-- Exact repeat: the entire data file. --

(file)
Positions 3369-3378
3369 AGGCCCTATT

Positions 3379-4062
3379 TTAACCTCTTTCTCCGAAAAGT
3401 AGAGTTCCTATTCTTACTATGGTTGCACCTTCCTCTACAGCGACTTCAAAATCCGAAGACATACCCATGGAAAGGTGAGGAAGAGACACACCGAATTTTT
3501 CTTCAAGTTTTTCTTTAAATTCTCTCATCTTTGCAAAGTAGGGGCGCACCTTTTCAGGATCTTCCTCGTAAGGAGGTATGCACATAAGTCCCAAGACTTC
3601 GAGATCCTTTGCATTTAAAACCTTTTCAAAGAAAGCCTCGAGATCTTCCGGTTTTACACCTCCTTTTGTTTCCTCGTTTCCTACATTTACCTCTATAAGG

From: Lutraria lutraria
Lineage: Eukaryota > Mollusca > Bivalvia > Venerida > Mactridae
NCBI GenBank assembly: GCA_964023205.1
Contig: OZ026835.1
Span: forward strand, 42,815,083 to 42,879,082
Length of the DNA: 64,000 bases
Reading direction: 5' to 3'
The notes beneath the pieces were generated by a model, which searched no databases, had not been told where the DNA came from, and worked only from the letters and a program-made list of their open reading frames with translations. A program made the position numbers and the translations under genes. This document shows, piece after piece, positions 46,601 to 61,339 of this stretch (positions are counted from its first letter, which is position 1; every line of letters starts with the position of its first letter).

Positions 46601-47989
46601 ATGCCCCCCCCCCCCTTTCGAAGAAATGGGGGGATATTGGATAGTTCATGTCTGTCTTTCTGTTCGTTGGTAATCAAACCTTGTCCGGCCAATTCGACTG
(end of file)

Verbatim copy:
Positions 3369-3378
3369 AGGCCCTATT

Positions 3379-4062
3379 TTAACCTCTTTCTCCGAAAAGT
3401 AGAGTTCCTATTCTTACTATGGTTGCACCTTCCTCTACAGCGACTTCAAAATCCGAAGACATACCCATGGAAAGGTGAGGAAGAGACACACCGAATTTTT
3501 CTTCAAGTTTTTCTTTAAATTCTCTCATCTTTGCAAAGTAGGGGCGCACCTTTTCAGGATCTTCCTCGTAAGGAGGTATGCACATAAGTCCCAAGACTTC
3601 GAGATCCTTTGCATTTAAAACCTTTTCAAAGAAAGCCTCGAGATCTTCCGGTTTTACACCTCCTTTTGTTTCCTCGTTTCCTACATTTACCTCTATAAGG

From: Lutraria lutraria
Lineage: Eukaryota > Mollusca > Bivalvia > Venerida > Mactridae
NCBI GenBank assembly: GCA_964023205.1
Contig: OZ026835.1
Span: forward strand, 42,815,083 to 42,879,082
Length of the DNA: 64,000 bases
Reading direction: 5' to 3'
The notes beneath the pieces were generated by a model, which searched no databases, had not been told where the DNA came from, and worked only from the letters and a program-made list of their open reading frames with translations. A program made the position numbers and the translations under genes. This document shows, piece after piece, positions 46,601 to 61,339 of this stretch (positions are counted from its first letter, which is position 1; every line of letters starts with the position of its first letter).

Positions 46601-47989
46601 ATGCCCCCCCCCCCCTTTCGAAGAAATGGGGGGATATTGGATAGTTCATGTCTGTCTTTCTGTTCGTTGGTAATCAAACCTTGTCCGGCCAATTCGACTG